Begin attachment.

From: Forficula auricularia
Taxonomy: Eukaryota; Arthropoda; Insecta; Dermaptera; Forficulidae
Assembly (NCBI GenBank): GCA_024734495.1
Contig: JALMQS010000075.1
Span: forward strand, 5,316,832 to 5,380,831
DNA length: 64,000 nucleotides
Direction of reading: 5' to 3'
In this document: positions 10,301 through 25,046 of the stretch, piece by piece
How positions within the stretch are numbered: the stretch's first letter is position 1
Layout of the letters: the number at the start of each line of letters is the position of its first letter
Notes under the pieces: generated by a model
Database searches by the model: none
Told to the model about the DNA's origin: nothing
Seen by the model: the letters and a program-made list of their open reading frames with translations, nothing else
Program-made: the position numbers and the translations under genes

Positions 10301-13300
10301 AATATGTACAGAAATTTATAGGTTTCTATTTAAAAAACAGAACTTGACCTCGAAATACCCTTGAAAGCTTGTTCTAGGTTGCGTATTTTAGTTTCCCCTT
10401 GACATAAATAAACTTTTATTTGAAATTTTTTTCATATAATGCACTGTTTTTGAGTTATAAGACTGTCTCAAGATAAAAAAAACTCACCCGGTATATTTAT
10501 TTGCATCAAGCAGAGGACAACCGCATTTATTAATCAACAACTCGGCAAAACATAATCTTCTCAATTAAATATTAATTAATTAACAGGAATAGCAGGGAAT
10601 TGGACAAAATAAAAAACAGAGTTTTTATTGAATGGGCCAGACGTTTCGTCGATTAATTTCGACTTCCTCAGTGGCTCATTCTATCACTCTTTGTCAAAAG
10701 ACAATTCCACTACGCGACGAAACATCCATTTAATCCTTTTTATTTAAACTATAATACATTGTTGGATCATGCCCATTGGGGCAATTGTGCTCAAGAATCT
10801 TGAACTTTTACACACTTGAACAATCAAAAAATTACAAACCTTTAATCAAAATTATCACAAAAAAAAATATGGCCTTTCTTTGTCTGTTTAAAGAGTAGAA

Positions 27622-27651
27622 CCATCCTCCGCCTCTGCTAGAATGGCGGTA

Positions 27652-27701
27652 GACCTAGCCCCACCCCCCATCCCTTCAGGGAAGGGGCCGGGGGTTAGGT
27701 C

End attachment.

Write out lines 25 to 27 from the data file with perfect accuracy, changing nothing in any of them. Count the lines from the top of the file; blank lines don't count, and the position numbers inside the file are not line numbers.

Positions 27652-27701
27652 GACCTAGCCCCACCCCCCATCCCTTCAGGGAAGGGGCCGGGGGTTAGGT
27701 C